Therefore, he secretly commissioned several crown regalia, including a crown, to surround the anointing of the absolute monarchs with as much glory as possible. The crown was first used for the coronation of Christian V and the last time for the coronation of Christian VIII in 1840. Today the crown is used as a symbol of the state, its only ceremonial use is. The crown is the visible sign of royal power and was made by the royal goldsmith Paul Kurtz in Copenhagen in the years 1670–1671; as the crown of the first absolute monarch it was made as a closed crown to look different than the open crowns of the elected kings inspired by the imperial crown of Charlemagne. The circlet of the crown is divided in four by two large sapphires, a flat one that can be traced back to Frederick I at the forehead of the wearer (pres
Autobees, Colorado called Autobees Plaza, is an extinct town in Colorado. It was the county seat of Huerfano County, Colorado from 1861 to 1868. At that time, the county seat moved to Badito, on a main trail along the foothills; when Autobees was the county seat, Huerfano County was the entire southeastern portion of the state. Now, the site of the former settlement is within Colorado. Charles Autobees had a small encampment about 1846 on the Huerfano River; the site became the county seat of Huerfano County. The encampment has been called Fort Huerfano. Across the Arkansas River from the mouth of the Huerfano River was an old Cherokee trail and campground, now the town of Boone, Colorado, he left Taos, New Mexico and settled in the area in 1853, establishing a ranch two miles from the confluence of the Arkansas and Huerfano Rivers. He built the ranch within the four million acre Vigil and St. Vrain Land Grant, a Mexican land grant, his goal was to establish a colony near his ranch. There were Native Mexican people living at his ranch.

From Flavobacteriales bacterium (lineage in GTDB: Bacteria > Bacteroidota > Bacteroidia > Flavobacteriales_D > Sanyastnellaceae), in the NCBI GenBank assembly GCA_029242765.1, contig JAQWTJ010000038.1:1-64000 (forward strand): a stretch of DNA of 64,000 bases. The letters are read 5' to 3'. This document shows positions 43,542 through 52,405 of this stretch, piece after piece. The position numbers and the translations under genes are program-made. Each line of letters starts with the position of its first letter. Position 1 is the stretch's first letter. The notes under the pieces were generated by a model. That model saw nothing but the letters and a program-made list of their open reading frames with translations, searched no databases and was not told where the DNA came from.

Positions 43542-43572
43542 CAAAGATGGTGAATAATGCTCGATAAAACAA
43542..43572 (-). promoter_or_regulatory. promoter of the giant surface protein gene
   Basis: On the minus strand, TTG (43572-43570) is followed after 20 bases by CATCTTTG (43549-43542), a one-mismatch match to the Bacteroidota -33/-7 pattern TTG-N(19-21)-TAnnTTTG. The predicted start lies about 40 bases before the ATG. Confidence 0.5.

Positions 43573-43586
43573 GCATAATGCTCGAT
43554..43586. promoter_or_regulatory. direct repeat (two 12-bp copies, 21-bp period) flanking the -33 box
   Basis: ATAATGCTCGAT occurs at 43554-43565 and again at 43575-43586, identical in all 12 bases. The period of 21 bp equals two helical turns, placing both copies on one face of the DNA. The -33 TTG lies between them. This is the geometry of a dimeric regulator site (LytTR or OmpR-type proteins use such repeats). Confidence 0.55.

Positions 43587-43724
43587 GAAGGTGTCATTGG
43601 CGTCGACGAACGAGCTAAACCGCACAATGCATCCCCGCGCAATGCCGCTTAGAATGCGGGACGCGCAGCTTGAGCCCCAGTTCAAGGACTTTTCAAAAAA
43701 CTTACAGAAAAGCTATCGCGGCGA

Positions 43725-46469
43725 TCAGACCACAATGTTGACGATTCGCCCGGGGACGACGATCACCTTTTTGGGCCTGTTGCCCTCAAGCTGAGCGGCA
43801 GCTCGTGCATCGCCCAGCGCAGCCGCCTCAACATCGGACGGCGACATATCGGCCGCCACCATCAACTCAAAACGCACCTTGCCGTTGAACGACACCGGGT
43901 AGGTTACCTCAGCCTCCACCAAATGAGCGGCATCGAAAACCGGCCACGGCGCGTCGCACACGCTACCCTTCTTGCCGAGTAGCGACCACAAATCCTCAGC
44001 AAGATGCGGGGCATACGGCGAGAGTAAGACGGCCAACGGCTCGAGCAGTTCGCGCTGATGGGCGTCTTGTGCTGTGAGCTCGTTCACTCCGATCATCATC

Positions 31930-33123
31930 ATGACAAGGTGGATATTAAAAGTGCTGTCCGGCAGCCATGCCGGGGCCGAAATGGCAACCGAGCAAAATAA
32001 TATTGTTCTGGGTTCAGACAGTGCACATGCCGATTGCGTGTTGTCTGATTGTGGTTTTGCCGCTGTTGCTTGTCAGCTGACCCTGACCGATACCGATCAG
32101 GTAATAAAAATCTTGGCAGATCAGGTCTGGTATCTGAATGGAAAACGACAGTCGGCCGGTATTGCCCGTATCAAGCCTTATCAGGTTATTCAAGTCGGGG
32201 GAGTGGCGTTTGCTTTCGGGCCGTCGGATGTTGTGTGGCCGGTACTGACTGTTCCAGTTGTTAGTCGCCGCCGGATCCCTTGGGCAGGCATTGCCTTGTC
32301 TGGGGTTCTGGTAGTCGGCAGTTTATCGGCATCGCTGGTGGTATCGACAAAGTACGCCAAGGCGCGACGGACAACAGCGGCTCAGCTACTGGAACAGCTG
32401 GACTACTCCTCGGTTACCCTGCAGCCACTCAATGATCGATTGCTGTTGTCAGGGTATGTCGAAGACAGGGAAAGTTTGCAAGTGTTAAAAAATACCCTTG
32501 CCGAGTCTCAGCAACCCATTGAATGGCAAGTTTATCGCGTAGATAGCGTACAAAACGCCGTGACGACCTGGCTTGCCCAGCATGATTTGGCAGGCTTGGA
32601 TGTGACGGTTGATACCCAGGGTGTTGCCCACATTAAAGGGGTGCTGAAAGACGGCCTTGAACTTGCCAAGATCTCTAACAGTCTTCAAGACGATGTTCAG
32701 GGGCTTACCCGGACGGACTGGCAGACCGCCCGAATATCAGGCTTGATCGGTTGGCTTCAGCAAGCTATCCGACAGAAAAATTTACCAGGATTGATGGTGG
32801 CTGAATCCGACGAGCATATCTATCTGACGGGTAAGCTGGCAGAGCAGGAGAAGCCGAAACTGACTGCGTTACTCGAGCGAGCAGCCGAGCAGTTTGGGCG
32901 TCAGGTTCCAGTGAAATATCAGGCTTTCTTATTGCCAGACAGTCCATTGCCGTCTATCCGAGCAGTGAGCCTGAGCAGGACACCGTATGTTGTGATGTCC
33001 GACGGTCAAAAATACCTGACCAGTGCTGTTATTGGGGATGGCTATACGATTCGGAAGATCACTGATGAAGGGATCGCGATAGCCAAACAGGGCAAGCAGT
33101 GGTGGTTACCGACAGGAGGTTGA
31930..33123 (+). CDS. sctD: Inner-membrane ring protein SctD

The settlement was called New Huerfano. He and other residents of the settlement farmed the land, using irrigation ditches for watering the plants. Autobees ran a ferry service across the Arkansas River, used by soldiers of the nearby Fort Reynolds, he remained at his ranch until his death. There are no remains of the ranch due to floods and other issues, but there is a monument to Charles Autobees near the site. Perry Eberhart. Ghosts of the Colorado plains. Swallow Press. Pp. 42, 72, 74. Ralph C. Taylor. Colorado, South of the Border. Sage Books. Early Colorado map
Stephan Rosti was an Egyptian actor and film director who lived and worked in Egypt. Rosti's mother was an Italian Egyptian dancer, she was performing in Egypt when she met the Austrian ambassador to Cairo. Rosti's mother was enamoured with Egypt to the point that when it was time for the diplomat father to terminate his political assignment and return to his country, she refused to travel with him and decided to remain in Egypt with her son. To escape the father's attempts to smuggle the child out of Egypt, she escaped with the child to Alexandria and they lived in the Raas Al-Teen neighborhood where Stephan enrolled in its local schools; as a young man, Rosti travelled to Austria seeking recognition to no avail. As he danced and worked odd jobs in Austria and France. Rosti met and befriended two visiting Egyptian film-makers, Mohammed Karim and Sirag Mounir, who encouraged him to return to Egypt to work in cinema, given his fluency in Egyptian Arabic and after he expressed his desire to do so.
Rosti returned to Egypt and enrolled as a student in the "Acting Institute" of Cairo, accepted his first role as director of the first wholly Egyptian feature film, "Layla" from producer Aziza Amir in 1927. Rosti appeared in 24 Egyptian films between 1927 and 1964, he directed seven Egyptian films between 1931 and 1946. He was renowned for portraying evil characters with a satirical inclination, he became an icon of the Egyptian film industry. Actor:: Director: Gamal wa Dalal... a.k.a. Gamal and Dalal Ahlahum... a.k.a. The Fairest One Ibn el balad... a.k.a. The Urchin Warsha, El Antar effendi... a.k.a. Antar Esquire Unshudat el fuad... a.k.a. Song of the Heart Sahib al saada... a.k.a. Lord of the Revels Writer: Qetar el lail... a.k.a. The Night Train Gamal wa Dalal... a.k.a. Gemal and Dalal Ebn el balad... a.k.a. The Urchin Unshudat el fuad... a.k.a. Song of the Heart Editorial Department: Ibn el balad... a.k.a. The Urchin Stephan Rosti on IMDb